The National Ballet of Canada Presents Onegin at the NAC
When one thinks of the ballet often images of pink tulle adorned princesses and swans capture our imagination. We think of pointe shoes and pirouettes and the uplifting and often predictable music of Tchaikovsky. The colours are pastel and the dancers live in the space of the air. They jump without any sound. They have elastic bodies, present themselves as a delightful perfections with modest and elegant smiles as they finish their 32 fouette turns on stage.
The National Ballet’s upcoming performance of Oregin is a wonderful alternative to the preconceived ideas around ballet.
Based on Pushkin’s the 19th century novel Eugene Onegin, this ballet offers a cerebral journey into a male mind of unreciprocated love, and love lost. Here is finally a ballet celebrating men as the main character and rejoicing in their virtuosic abilities during this three act classic choreographed by John Cranko. Far from the etherealness of pointe shoes, we enter into the dark and deep mind of the main character Eugene Onegin, where the dancer must achieve a tremendous amount of psychological dramatic interpretation, and the nuances and complex character development must be played out alongside with some of the most challenging dance for men in classical dance repertoire.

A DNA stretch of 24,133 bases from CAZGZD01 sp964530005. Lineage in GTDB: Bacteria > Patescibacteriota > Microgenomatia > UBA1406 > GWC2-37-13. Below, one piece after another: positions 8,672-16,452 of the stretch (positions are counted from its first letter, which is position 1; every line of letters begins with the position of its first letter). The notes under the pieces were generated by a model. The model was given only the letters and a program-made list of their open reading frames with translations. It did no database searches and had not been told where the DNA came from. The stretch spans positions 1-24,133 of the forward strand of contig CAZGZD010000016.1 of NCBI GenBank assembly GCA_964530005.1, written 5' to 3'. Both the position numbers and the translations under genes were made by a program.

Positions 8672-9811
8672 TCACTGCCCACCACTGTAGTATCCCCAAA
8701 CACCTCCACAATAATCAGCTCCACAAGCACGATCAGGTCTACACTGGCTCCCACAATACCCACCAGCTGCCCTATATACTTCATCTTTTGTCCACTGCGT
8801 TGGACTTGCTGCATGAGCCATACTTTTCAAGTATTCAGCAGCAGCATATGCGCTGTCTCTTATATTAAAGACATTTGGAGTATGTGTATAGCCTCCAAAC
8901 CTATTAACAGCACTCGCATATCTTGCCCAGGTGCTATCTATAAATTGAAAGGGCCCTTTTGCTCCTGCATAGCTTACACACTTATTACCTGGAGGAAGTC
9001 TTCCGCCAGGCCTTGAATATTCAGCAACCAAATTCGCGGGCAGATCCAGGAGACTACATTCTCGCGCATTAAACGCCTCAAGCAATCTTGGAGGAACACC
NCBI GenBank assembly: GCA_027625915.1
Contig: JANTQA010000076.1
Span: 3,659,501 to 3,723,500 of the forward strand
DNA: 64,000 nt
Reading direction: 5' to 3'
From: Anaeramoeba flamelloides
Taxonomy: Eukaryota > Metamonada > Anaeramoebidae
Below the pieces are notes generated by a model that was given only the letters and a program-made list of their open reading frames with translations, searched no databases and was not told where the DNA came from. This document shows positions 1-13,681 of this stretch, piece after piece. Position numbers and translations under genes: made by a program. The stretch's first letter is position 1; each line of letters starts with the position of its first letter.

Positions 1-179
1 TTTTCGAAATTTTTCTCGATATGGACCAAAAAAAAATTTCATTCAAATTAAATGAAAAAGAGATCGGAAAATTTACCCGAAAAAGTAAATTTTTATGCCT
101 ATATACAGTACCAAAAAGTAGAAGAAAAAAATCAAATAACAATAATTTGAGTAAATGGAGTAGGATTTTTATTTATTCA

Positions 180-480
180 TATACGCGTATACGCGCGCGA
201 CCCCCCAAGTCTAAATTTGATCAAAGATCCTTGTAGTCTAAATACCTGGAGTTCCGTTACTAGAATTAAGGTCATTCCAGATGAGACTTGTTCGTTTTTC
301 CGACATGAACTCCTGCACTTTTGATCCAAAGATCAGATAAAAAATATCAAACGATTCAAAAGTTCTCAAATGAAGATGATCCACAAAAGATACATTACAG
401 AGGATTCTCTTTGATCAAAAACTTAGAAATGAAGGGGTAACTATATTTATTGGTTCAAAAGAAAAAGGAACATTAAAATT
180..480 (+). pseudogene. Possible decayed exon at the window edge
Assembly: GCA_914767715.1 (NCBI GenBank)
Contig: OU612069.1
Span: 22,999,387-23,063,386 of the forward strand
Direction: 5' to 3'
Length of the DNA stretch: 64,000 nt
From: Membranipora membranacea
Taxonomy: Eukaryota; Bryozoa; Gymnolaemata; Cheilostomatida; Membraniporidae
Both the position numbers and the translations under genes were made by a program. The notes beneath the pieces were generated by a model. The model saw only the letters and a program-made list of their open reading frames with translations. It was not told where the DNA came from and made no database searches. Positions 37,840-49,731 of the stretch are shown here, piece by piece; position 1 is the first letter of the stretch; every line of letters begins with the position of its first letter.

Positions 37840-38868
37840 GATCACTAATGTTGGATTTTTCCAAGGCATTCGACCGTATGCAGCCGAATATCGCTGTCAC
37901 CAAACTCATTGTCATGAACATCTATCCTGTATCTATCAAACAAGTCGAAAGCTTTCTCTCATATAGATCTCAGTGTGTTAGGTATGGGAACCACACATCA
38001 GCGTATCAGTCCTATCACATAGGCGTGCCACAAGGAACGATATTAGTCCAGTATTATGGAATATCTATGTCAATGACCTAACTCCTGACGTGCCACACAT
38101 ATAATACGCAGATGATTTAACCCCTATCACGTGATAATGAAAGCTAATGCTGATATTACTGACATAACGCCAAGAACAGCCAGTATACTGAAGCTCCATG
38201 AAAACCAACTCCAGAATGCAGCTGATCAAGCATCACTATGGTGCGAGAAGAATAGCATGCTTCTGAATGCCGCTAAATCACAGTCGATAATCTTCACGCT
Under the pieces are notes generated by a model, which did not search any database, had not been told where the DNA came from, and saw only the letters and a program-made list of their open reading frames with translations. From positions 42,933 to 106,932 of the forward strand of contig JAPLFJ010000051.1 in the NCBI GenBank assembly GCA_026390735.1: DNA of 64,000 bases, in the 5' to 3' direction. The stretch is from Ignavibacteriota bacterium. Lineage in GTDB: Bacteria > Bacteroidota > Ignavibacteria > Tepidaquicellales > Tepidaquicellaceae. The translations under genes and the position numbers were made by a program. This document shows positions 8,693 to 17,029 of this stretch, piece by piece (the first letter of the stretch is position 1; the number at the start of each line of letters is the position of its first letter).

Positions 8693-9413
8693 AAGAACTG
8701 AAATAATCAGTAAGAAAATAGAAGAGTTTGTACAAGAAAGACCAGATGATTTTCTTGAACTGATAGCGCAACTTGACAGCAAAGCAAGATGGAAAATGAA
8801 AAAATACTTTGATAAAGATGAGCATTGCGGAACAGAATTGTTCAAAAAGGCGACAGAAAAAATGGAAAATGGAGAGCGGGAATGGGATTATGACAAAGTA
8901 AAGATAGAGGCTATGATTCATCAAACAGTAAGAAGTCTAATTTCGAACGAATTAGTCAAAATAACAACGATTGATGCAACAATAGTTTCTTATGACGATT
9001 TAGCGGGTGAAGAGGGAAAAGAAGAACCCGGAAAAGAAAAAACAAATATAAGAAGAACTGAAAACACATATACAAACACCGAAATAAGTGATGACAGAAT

Principal dancer McGee Maddox performs this piece opening night at the NAC on January 19, 2017, and stated to me during an interview that this ballet is very difficult to cast due to the strong mastery of male technique. It is intensely physically demanding. The pas de deuxs are not only emotional, but they are athletic and tremendously difficult as the substantial characters play out their emotional confusions throughout the evening.
A “must see” for all dance enthusiasts and literary lovers. The National Ballet’s Onegin is at the NAC January 19-21, 2017.